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Act I, Scene 2
In this second scene, Iago reveals his scheming and treachery, as he applies it to the unsuspecting Othello. He reaches the Sagittary Inn before Roderigo and Brabantio. Pretending to be Othello’s loyal friend and follower, Iago tells him that Roderigo has spoken in an insulting manner about him. Iago says he was so upset at the words that he wanted to stab Roderigo; only his conscience prevented him from doing so. Iago then cautiously advises Othello to be careful, for Roderigo and Brabantio are searching for him, hoping to dissolve his marriage to Desdemona.
As torches approach, Iago warns Othello to go inside, but he is not afraid and refuses to hide. The torches are, in fact, carried by Cassio and his men. He informs Othello that the Turkish fleet is on the way to Cyprus and intends to attack it. The Duke is in session with his council and has called for Othello to meet him at once.
Roderigo and Brabantio soon arrive on the scene, with a number of armed followers. Othello greets them and remains calm, trying to appear friendly. Brabantio calls Othello a ‘foul thief’ and threatens to send him to prison. Othello explains with perfect courtesy and dignity that he cannot allow himself to be taken to prison, since he has been called to the council hall. When the old Senator realizes that the Duke has called a meeting, he goes at once to present his case against his daughter’s husband.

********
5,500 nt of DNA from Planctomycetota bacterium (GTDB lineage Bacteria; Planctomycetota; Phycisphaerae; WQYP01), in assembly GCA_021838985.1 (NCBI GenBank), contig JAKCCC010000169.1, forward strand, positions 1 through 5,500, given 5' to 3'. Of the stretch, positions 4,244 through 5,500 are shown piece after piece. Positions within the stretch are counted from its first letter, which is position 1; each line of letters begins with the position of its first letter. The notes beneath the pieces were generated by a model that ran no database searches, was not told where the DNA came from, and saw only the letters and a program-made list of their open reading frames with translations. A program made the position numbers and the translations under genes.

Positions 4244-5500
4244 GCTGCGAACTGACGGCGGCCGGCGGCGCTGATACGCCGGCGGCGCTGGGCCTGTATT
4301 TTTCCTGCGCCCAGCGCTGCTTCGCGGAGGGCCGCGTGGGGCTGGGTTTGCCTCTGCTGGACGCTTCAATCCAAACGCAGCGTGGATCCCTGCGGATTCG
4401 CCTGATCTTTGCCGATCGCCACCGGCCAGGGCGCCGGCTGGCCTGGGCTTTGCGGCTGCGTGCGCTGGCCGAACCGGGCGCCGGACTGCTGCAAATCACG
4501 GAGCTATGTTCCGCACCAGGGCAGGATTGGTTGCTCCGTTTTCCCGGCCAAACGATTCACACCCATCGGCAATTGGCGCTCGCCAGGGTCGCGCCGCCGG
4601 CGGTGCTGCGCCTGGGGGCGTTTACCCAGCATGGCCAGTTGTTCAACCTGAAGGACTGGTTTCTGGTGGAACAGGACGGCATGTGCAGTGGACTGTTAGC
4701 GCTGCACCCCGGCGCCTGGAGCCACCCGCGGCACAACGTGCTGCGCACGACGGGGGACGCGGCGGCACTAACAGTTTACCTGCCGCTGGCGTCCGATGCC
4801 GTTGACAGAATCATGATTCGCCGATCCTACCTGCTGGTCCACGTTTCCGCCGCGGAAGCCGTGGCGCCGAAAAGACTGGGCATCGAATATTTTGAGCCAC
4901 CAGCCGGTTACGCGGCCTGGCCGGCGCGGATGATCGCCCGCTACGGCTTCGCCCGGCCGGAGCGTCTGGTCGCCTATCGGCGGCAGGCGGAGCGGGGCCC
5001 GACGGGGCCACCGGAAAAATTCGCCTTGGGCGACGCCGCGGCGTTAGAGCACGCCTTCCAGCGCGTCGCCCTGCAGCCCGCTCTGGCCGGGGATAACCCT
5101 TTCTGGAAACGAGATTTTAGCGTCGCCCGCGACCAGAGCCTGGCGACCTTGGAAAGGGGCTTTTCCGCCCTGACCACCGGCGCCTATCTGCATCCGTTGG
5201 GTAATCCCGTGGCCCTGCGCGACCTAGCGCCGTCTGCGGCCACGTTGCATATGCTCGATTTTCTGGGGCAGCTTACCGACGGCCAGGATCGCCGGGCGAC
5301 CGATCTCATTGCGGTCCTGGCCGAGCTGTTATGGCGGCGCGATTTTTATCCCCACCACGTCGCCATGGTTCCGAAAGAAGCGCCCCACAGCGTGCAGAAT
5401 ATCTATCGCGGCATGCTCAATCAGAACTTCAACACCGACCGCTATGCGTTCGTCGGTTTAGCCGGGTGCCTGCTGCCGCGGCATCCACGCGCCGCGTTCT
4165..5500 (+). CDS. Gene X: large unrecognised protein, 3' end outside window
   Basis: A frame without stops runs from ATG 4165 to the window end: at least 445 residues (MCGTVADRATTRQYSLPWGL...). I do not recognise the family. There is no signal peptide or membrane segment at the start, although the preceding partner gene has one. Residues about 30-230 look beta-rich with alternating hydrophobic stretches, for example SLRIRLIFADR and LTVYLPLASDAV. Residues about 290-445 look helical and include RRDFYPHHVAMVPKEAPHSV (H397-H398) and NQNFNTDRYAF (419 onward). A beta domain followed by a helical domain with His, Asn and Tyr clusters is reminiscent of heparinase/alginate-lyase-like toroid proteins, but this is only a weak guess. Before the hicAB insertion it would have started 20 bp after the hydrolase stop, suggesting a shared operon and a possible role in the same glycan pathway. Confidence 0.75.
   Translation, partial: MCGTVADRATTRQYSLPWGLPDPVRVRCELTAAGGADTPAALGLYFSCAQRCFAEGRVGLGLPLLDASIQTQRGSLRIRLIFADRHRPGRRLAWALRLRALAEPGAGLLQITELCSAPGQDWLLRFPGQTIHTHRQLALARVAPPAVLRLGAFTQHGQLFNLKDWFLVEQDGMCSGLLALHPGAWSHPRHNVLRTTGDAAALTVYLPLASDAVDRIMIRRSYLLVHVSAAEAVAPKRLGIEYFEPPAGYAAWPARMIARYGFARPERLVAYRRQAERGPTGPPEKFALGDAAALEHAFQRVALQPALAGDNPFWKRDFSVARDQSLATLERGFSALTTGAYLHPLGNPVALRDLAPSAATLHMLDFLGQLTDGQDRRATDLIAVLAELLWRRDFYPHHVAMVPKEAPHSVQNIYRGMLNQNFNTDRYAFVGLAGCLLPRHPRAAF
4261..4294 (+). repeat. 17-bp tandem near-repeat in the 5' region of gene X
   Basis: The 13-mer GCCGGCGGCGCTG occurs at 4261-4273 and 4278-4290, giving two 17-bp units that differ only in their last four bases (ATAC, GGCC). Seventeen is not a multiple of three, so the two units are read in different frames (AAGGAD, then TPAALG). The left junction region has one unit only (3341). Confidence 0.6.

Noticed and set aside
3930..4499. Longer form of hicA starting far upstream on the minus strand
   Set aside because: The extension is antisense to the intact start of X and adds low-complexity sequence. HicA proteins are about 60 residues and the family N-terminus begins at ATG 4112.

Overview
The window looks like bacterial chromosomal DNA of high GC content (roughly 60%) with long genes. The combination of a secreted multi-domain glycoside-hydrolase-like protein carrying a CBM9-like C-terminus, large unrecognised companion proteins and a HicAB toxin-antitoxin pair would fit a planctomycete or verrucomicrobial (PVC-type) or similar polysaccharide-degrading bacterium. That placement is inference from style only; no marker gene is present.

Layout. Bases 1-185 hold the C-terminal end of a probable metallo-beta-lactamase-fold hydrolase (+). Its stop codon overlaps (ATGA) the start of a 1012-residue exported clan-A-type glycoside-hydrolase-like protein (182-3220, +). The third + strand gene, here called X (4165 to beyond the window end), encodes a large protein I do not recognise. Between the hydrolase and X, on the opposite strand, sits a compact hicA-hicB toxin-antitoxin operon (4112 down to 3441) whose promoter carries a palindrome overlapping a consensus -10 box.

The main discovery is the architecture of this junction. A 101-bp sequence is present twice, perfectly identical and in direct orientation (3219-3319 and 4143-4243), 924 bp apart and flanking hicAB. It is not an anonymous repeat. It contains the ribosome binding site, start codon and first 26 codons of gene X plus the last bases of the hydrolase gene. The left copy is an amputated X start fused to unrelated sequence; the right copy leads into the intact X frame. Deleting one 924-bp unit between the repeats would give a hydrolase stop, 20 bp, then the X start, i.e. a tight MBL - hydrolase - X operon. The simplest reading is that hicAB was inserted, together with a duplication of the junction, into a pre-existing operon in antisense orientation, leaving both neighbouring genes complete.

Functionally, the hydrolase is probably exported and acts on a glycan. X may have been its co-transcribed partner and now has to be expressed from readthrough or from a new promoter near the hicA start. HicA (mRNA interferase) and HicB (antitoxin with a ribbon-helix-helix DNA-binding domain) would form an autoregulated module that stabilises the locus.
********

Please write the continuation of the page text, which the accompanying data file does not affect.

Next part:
In this second scene, Othello is introduced in person for the first time. He is portrayed as a wise, calm, intelligent, and patient man, who speaks clearly, rationally, and to the point. In opposition to him, Iago is pictured as emotional and deceitful. His opening words to Othello appear to be those of an honest, loyal, courageous, impulsive man, more used to practical action than elaborate argument. In order to ingratiate himself to his boss, he tells Othello that Roderigo has been speaking insults about him, an obvious lie. Iago is here to warn his noble boss that Roderigo and Brabantio have organized a search party to find Othello and try to dissolve his marriage to Desdemona. Othello is not shaken by the news. He is confident that his service to Venice and his noble descent will cause everything to smooth over. He is also certain that he is worthy of Desdemona and gently professes his love for her. He is the picture of self- confident, acceptable pride, integrity and nobility.
Cassio, the new lieutenant, arrives on the scene to inform Othello about the Turkish threat and about the Duke’s summons for him to come to the Council Hall. It is obvious that war is imminent. It is also apparent that the Duke thinks highly of Othello, for he wants to see him immediately to entrust the Venetian war efforts into his hands.
The search party arrives, armed and carrying torches. Brabantio verbally abuses Othello and physically threatens him. He accuses Othello of enchanting Desdemona with magic and drugs and orders his arrest. Othello resists and reacts calmly, stating he is wanted urgently by the Duke on state business. Brabantio decides to go along to present his case against Othello, certain that the Duke will rule in his favor.
It is important to notice how cleverly Shakespeare weaves public and private business in this play. Cassio, on official business from the Duke, does not know about the private life, the marriage, of Othello, his boss. It is Iago who informs him of the elopement. The Duke is involved with grave matters of state, for a war with Turkey is imminent; Brabantio ignores the matters of state and goes with Othello to present his private case against the marriage of Desdemona before the Duke.